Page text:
Mothering has changed me in too many ways to count.
There are the obvious things you’d expect to hear; it shifted my priorities, made me a expert matcher-of-sippy-cups-to-lids, and blessed me with some understanding of my own parents’ love and sacrifice.
But at the end of that warm and fuzzy list, another change lurks in the shadows.
Becoming a mother has made me more sensitive to pain. Fear. Loss. It’s almost as if I’ve developed a sixth sense that’s every bit as powerful as sight. The sense of empathy for mothers and children who are hurting.
This instinctive empathy is a gift. A blessing. I know what to say when before the words wouldn’t come. I can soothe, heal, and comfort with my hands. I have the patience to sit with a woman in grief or a child who’s stuck on the monkey bars.
In another way, though, empathy can turn into pain by proxy. Now that I have children of my own I can’t hear of a tragedy and not let myself go there, to that place of imagining another mother’s pain.
The most dramatic example of this occurred in the aftermath of the earthquake in Haiti in January 2010. My daughter was then 8 months old and I was just finding my footing as a mother of three. I cried with the women who searched the rubble for children whose hands they’d held as the ground shook. I clicked through images on my computer screen and the pain washed over me in waves.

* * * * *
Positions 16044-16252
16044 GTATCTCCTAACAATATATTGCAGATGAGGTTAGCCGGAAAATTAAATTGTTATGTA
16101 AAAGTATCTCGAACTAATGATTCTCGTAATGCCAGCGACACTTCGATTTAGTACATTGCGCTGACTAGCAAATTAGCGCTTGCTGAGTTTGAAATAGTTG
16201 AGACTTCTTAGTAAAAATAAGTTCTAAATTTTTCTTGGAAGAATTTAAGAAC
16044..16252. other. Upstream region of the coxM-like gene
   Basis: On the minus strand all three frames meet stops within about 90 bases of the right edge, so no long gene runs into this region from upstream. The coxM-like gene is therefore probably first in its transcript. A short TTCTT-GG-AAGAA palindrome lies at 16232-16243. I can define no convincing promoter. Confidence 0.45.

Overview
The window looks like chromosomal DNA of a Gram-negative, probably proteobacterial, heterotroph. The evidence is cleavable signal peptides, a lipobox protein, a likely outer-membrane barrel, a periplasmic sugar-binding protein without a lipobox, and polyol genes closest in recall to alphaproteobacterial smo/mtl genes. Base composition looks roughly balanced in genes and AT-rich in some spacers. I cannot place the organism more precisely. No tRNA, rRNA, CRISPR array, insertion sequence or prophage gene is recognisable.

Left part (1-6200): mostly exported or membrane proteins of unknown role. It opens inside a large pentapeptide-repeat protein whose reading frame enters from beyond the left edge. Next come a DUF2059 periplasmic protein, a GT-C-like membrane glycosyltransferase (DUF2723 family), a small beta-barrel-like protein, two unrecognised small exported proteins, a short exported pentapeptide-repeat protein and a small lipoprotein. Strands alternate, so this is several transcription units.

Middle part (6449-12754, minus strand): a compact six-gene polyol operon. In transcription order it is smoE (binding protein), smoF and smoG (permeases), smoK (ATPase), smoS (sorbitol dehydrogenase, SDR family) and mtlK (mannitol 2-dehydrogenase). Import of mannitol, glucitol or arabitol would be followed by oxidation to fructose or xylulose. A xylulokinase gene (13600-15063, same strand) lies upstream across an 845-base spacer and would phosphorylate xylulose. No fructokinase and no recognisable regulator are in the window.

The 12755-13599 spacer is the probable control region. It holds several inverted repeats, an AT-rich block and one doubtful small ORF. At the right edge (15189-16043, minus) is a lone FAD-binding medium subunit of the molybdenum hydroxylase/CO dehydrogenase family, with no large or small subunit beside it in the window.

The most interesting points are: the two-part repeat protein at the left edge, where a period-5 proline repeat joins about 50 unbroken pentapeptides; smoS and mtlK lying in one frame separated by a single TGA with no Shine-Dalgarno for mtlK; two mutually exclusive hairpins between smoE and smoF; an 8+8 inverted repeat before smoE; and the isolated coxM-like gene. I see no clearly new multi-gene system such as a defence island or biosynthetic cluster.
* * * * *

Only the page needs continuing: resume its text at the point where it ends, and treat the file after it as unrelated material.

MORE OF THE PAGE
I sat in my comfortable chair nursing my daughter as her brothers played LEGOs at my feet. I prayed for God to arrive in that place of destruction and devastation.
But in that moment I came to understand that He was already there. He’d been there all along.
He was there when the earth shook, too, when the walls buckled, when the sky grew dark with dust.
God knows this life is hard. He knows our suffering, our struggles, our fears. But He is with us in the midst of our pain.
My prayer now is not for God to arrive in places of pain, but for the hurting to open their palms and receive Him.
By Mary Lauren of My 3 Little Birds